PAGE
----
Did it hurt when you fell from heaven?

“Mr. Emry, you know you’re not allowed… oh.”

The nurse peered around the hospital room, doing her best to look past the handsome man in the invalid’s bed. He leaned back, unbandaged arm behind his head, seemingly without a care in the world. She didn’t like how his eyes roved over her, didn’t like the way her nurse’s gown seemed no impediment to his gaze. Or she did like it, and didn’t like that she liked it.

“Something wrong?” he asked, and she gave a little start. The nurse reached up to tuck a lock of hair behind her ear but stopped herself halfway.

“No, nothing. I just thought I heard someone in here.”

She frowned at the open window with its fluttering drapes and started towards it but he held up a hand: “Please, I like the fresh air.” A smile curved his full lips. “It can be our little secret.”

Despite herself, the nurse flushed. She had already spent longer here than she intended. She had her rounds to do. “Fine,” she said as curtly as she could manage. “But no more getting out of bed, Mr. Emry. By all rights, you shouldn’t even be alive.” She’d hoped the sentiment would wipe that devil-may-care expression off his face but it had done the opposite: he seemed cockier, almost. Like he was pleased to be reminded of how close he’d come to shuffling off this mortal coil. The nurse pushed herself along, forcing her legs to move. She realized belatedly that one of her hands was toying with a fold of her scrubs and tugged it away, furiously blushing.

In the bed the man turned slowly, nonchalantly, back to the window. “Did you hear that?” he whistled low and long. “Shouldn’t even be alive.”

He cast a grin at the woman sitting on the windowsill, her white wings haloed by the light. Her beautiful but austere face didn’t betray so much as a hint of a smile. “This is no laughing matter,” she said as harshly as the tinkling bells of her voice could allow. “She’s right: people don’t survive what you survived.” Her eyes flicked over the cast around his arm, itself merely a formality. It was an overreaction to a simple sprain, but the doctors would have felt remiss not doing something at least.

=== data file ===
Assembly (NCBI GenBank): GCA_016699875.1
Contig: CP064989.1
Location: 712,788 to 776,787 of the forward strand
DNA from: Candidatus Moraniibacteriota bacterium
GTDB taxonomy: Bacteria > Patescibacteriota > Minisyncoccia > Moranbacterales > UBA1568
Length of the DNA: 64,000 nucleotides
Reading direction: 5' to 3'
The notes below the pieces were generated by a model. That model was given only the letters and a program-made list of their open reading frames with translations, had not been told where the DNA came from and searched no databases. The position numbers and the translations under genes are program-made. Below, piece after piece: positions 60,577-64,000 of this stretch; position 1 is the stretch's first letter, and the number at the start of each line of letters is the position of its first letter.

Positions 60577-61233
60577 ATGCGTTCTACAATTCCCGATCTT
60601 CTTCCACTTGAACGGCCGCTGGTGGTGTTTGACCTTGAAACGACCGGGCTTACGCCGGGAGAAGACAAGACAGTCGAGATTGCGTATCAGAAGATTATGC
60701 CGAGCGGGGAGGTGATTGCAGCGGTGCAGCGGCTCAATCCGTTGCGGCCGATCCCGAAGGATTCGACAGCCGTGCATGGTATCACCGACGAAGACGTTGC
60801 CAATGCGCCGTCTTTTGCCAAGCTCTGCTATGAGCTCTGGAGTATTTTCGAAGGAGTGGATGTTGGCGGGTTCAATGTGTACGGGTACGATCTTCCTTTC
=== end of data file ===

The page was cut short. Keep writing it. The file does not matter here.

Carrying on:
“I must be the luckiest man alive then, to have such a beautiful angel checking in on me.” But his flattery washed right off her.

“This is no laughing matter.” Her eyes flashed and her wings flapped, sending the drapes fluttering towards him. “You were meant to die.”

“Meant to die…” he considered the idea, but didn’t seem overly concerned by it. “I guess your people made a mistake.”

The light in the hospital room dimmed: perhaps a cloud passed in front of the sun. Perhaps a cold wind blew through the window. Perhaps the suddenly-flickering fluorescent hospital lights were what made her features seem so sharp. “We are the Kingdom of Heaven,” the angel bit out. “We don’t make mistakes.”

“And yet I’m not dead. So someone did,” he remarked mildly, and after a moment or two the room returned to normal: the cloud passed from in front of the sun, the wind quieted and the fluorescent lights resumed their uninterrupted hum. “Is it so hard to believe someone up there–in their infinite wisdom–made an error?” He waved his uninjured hand nonchalantly. “What’s the alternative? I made a deal with the Devil to cheat death?”

She stared at him with her piercing blue eyes, flax-golden hair almost glittering in the sunlight. He met her gaze for a moment or two, then burst out laughing. “Sorry. Bad joke.”

“Very bad,” she agreed, and meant it.

“Although, I’d have to say it would be a good trade.” The angel looked at him, at the man in the hospital bed, her expression severe. “My soul, for meeting you?” He whistled. “I’d do it again.”

Not so much as a quirk of her lips was betrayed on her angelic face, but it didn’t seem to bother him any. “All of your jokes are bad,” she snipped, and he grinned. “So you’re learning!”

But it hadn’t sounded like a joke. It hadn’t sounded like a joke at all.

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